VMware vSphere 5 – Datacenter Design: Creating vSphere Conceptual and Logical Designs

Target Audience
Expected Duration
Lesson Objectives
Course Number

The first step in developing a vSphere design is creating a conceptual design. The purpose of the conceptual design is to provide a high level outline of all business requirements and components. This course explains the process of gathering and analyzing business requirements and analyzing application requirements as well as how to determine any risks constraints and assumptions. Once you have your conceptual design completed, you can move ahead to creating the logical design which details how the network components such as switches, hosts, and storage work with or depend on one another. The logical design is used to evaluate the conceptual - l design without specifying such details as physical hostnames, network addresses, or connection types. This course explains how to create a vSphere logical design from an existing conceptual design.

Target Audience
Systems engineers, system administrators, vSphere operators and support personnel working in virtualized server environments. Candidates who are seeking to learn about design and integration options available in the vSphere Enterprise product. This includes, deploying and configuring VirtualCenter Server Appliances, upgrading vSphere components, creating a Conceptual, Logical, and Physical vSphere Designs, as well as implementation planning. A solid technical foundation in virtualization using vSphere coupled with strong network and administration skills are required as a prerequisite for this path.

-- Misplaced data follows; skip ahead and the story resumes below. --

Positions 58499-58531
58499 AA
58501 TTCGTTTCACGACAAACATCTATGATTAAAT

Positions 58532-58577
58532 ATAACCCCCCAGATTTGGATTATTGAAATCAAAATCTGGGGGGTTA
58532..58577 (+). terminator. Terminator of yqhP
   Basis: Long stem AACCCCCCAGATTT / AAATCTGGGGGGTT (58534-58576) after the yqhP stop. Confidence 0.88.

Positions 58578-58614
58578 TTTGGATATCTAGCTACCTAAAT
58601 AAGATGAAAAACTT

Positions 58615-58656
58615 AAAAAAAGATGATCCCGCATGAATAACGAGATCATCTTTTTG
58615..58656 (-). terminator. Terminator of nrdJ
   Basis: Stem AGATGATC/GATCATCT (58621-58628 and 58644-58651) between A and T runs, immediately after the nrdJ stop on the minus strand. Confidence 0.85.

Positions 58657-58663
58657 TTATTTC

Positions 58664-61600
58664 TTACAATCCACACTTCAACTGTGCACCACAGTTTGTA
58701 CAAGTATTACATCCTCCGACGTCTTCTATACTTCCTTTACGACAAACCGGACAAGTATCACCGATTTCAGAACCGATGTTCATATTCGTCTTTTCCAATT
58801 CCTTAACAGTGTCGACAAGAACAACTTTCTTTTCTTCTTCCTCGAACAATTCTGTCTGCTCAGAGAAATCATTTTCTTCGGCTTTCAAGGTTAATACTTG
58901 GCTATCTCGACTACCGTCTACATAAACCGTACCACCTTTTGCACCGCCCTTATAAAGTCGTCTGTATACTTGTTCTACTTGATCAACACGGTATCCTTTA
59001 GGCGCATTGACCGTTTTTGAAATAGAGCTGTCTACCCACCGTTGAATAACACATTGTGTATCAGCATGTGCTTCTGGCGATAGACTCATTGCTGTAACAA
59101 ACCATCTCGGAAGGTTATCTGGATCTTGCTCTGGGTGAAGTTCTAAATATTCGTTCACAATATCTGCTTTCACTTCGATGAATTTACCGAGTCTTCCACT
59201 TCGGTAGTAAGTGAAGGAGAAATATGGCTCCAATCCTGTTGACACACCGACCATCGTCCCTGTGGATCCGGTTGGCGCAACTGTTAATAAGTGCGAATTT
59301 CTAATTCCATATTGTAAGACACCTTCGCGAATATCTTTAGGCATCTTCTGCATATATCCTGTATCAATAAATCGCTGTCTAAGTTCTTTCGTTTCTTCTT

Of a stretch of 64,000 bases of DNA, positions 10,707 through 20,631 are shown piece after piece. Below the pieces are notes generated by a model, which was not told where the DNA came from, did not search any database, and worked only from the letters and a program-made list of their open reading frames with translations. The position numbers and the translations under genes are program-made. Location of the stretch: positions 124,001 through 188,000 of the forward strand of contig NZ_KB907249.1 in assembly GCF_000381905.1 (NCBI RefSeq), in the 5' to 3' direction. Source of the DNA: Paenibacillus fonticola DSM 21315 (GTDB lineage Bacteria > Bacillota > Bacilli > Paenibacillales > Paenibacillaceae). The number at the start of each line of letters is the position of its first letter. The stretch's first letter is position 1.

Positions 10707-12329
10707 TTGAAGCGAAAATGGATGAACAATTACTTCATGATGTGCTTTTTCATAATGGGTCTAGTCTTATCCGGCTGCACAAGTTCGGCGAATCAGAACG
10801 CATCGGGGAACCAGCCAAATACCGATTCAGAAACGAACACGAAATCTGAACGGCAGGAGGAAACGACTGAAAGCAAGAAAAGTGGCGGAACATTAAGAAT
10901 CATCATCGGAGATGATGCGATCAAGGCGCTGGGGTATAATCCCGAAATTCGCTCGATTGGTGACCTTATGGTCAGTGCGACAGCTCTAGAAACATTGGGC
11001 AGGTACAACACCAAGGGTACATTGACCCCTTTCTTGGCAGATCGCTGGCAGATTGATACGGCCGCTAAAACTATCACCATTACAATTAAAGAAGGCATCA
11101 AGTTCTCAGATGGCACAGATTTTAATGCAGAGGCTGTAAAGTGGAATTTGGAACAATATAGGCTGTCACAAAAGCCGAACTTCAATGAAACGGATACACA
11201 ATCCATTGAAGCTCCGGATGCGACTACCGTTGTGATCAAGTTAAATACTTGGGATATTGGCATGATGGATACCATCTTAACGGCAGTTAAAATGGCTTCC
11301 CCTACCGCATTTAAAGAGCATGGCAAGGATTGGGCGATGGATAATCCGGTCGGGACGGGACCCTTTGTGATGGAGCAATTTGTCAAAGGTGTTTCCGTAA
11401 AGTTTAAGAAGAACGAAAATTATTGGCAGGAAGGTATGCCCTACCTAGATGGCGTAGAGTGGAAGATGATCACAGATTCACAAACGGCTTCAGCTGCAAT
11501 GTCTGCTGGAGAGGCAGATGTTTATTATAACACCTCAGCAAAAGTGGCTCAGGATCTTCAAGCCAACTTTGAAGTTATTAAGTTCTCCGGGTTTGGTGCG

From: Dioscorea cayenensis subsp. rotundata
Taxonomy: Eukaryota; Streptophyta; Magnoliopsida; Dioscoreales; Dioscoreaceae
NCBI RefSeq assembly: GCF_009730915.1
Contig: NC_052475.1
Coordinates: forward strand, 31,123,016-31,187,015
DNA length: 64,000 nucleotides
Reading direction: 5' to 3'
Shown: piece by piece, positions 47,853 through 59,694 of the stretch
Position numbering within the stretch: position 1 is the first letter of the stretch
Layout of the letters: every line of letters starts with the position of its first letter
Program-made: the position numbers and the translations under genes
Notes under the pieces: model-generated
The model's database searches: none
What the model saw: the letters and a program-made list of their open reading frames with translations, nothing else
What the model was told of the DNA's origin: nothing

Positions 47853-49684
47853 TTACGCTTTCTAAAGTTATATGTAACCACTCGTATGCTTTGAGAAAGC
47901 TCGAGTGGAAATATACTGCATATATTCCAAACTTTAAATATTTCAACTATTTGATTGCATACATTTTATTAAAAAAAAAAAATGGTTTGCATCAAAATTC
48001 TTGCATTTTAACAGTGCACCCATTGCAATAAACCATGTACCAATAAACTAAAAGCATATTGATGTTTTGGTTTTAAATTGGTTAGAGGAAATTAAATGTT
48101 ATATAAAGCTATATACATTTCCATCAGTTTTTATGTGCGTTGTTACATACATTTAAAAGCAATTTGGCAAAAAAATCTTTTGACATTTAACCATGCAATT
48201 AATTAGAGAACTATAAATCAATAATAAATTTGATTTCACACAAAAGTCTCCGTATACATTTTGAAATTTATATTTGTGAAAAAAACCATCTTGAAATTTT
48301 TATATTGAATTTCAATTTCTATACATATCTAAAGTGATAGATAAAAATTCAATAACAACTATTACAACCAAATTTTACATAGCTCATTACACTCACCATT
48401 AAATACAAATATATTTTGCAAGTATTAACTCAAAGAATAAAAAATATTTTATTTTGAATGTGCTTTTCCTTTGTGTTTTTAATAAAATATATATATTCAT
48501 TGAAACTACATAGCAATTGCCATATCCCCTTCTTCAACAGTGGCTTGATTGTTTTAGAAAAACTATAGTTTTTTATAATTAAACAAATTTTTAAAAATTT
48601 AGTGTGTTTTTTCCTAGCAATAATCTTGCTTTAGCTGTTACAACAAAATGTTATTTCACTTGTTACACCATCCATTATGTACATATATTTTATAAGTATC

Expected Duration (hours)

Lesson Objectives

VMware vSphere 5 – Datacenter Design: Creating vSphere Conceptual and Logical Designs

  • describe how to go about defining baselines
  • differentiate between functional and non-functional requirements
  • identify guidelines for analyzing application requirements
  • recognize how to determine application requirements
  • identify relevant factors when determining application dependencies in Sharepoint 2013
  • recognize how your design will be impacted
  • recognize examples of risks, constraints, and assumptions
  • describe how to put everything together into a conceptual design
  • distinguish active and passive discovery in mapping service dependencies
  • identify factors to consider when planning for redundancy
  • identify business continuity planning considerations
  • recognize how to build manageability requirements into the logical design
  • recognize principles for building performance requirements into the logical design
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